The Blin­gup Town Hall was, as usual, trans­formed into a book­shop, a food out­let and an art and craft gallery. Then, at lunch time on Sat­ur­day, the main street of the town turned into one enor­mous liv­ing sto­ry­book. There was a real live Gepetto with his mar­i­onette, Pino­chio, the Queen of Hearts dis­trib­ut­ing freshly baked tarts, The Mad Hat­ter accom­pa­nied by the rest of the card pack and the pesky lit­tle mouse who insisted on steal­ing our food, if we weren’t look­ing. That is until the farmer’s wife appeared with her giant carv­ing knife and tried to cut off it’s tail! Earlier that day I had had my cof­fee served by a Cow­ardly Lion and my cake deliv­ered by the Straw Man. What a won­der­ful expe­ri­ence for chil­dren and adults and hats-off to all those com­mit­ted towns people.

Of course this has not hap­pened by magic. Over the years there have been hard work­ing local peo­ple with imag­i­na­tion and drive who are will­ing to take on organ­is­ing roles and get the whole com­mu­nity involved in this extra­or­di­nary event. As a result Balin­gup has become one of those small coun­try towns which has refused to die. Not only has it sur­vived the nat­ural dis­as­ters and eco­nomic down­turns it has suf­fered over the years, it has picked itself up and rein­vented itself, mov­ing with the times, but still keep­ing its own unique rural charm. Balin­gup now has not one, but three annual Fes­ti­vals which add to the town’s pros­per­ity. There is the Small Farm Field Day, the Medieval Fes­ti­val and, for the last five years, the Telling Tales Fes­ti­val. Each year there are more and more stu­dents sign­ing up to par­tic­i­pate and more busi­ness peo­ple in the town becom­ing involved.

Con­grat­u­la­tions to the hard work­ing peo­ple of Balin­gup. Long may their remark­able com­mu­nity survive.

Writing competitions

Judg­ing is now in full swing for both the Young Writer’s Com­pe­ti­tion and the Tim Win­ton Awards.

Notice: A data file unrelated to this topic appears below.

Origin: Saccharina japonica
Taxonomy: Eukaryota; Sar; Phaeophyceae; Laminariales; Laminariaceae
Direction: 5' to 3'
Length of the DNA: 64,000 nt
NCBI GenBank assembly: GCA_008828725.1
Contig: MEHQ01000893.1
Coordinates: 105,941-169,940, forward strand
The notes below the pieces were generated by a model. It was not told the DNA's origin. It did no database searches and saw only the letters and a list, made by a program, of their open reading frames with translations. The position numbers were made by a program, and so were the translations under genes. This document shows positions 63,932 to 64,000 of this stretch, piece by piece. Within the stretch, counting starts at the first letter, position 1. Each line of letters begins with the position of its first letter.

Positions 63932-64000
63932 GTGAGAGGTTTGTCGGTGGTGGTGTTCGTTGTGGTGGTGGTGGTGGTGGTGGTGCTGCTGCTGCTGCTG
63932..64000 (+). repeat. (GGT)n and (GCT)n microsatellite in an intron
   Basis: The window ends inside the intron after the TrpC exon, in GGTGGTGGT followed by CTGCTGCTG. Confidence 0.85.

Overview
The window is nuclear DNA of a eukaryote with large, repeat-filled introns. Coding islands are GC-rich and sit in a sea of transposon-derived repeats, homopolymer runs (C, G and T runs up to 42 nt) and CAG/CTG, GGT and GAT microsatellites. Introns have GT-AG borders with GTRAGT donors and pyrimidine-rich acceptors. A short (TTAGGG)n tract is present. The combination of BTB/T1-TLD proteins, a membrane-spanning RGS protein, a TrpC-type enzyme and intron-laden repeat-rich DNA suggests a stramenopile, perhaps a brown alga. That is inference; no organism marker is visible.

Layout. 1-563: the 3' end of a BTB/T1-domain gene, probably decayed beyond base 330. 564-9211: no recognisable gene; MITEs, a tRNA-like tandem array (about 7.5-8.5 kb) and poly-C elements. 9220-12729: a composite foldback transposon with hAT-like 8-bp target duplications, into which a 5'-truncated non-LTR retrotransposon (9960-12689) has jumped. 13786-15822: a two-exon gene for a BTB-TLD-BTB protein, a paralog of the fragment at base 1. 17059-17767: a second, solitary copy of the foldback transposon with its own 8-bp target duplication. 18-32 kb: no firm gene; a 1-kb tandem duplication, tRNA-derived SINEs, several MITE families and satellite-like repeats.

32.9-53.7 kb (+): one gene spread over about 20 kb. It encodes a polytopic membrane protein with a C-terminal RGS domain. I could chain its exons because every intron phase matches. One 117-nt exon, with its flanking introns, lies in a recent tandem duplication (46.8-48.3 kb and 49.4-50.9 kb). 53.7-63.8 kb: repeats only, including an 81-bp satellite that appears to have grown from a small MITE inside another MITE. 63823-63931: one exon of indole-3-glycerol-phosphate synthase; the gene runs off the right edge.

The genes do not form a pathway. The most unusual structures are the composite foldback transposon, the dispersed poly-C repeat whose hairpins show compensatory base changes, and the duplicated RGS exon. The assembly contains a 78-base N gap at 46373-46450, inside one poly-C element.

Elaine For­re­stal at the launch of To See the World

I hope you got your entries in because hav­ing a go at these awards is a great way to hone your writ­ing skills — and you never know, you might win a prize.

Being able to express your­self well, in writ­ing, is a very impor­tant life-skill, but it does take prac­tise. The say­ing ‘The Pen is might­ier than the sword’, coined by Edward Bulwer-Lytton in 1839, could be trans­lated for the mod­ern world as ‘The words of pas­sion­ate and com­mit­ted peo­ple are more likely to bring about pos­i­tive change than the suicide-vest.’ But the wis­dom behind the orig­i­nal say­ing is just as true today as it was in 1839.

As an indi­vid­ual going about your daily life you make con­tact with fam­ily, friends, work and school mates — prob­a­bly a max­i­mum of twenty five peo­ple. How­ever, we all know how a tweet can go viral and be read, and acted on, by mil­lions of peo­ple all around the world. Closer to home, devel­op­ing good writ­ing skills will be vital for pass­ing exams, apply­ing for jobs, pass­ing your dri­ving test and a host of other things you will need to do in your life. Writ­ing is a pow­er­ful tool and worth pol­ish­ing to  a sharp point

I’ll try and remind you ear­lier next year. And if you did enter then well done! You are already a winner.

How much is real?

The waist-high brick fence where the graf­fiti appeared.

Dur­ing the week I spoke to some stu­dents who had been study­ing Graf­fiti on the Fence this Term. It is a rel­a­tively rare thing for me to speak to a group in which every­one has read and become famil­iar with one of my books. The oppor­tu­nity to dis­cuss char­ac­ters, set­tings, ideas and back­ground mate­r­ial relat­ing specif­i­cally to that story is fun for me, as well as enlight­en­ing for the students.

Dur­ing the one hour ses­sion the stu­dents asked me not only where the ideas came from, but how much of the story was real and how much imag­ined? Other ques­tions included ‘Which char­ac­ters are based on real peo­ple and why did you choose them’? ‘Why did you choose a real estate agent to be one of the bad guys?’ was another ques­tion. It is inter­est­ing for me to analyse these things for myself, whilst tak­ing note of what the stu­dents want to know about.

We also talked about how the poem, Hor­a­tio, by Lord Macaulay (1800–1859) worked. Why did I choose those par­tic­u­lar lines for Lal­lie to quote and how did the poem, writ­ten so long ago work for Year 5s today? These are things that are either not men­tioned, or touched on very briefly dur­ing my gen­eral author-talks, but I think they pro­vide very valu­able insights for stu­dents. For me it is fas­ci­nat­ing to hear what the stu­dents are think­ing, and to see the beau­ti­ful art­work and writ­ing that they pro­duced in response to my book.

I look for­ward to doing more of these sessions.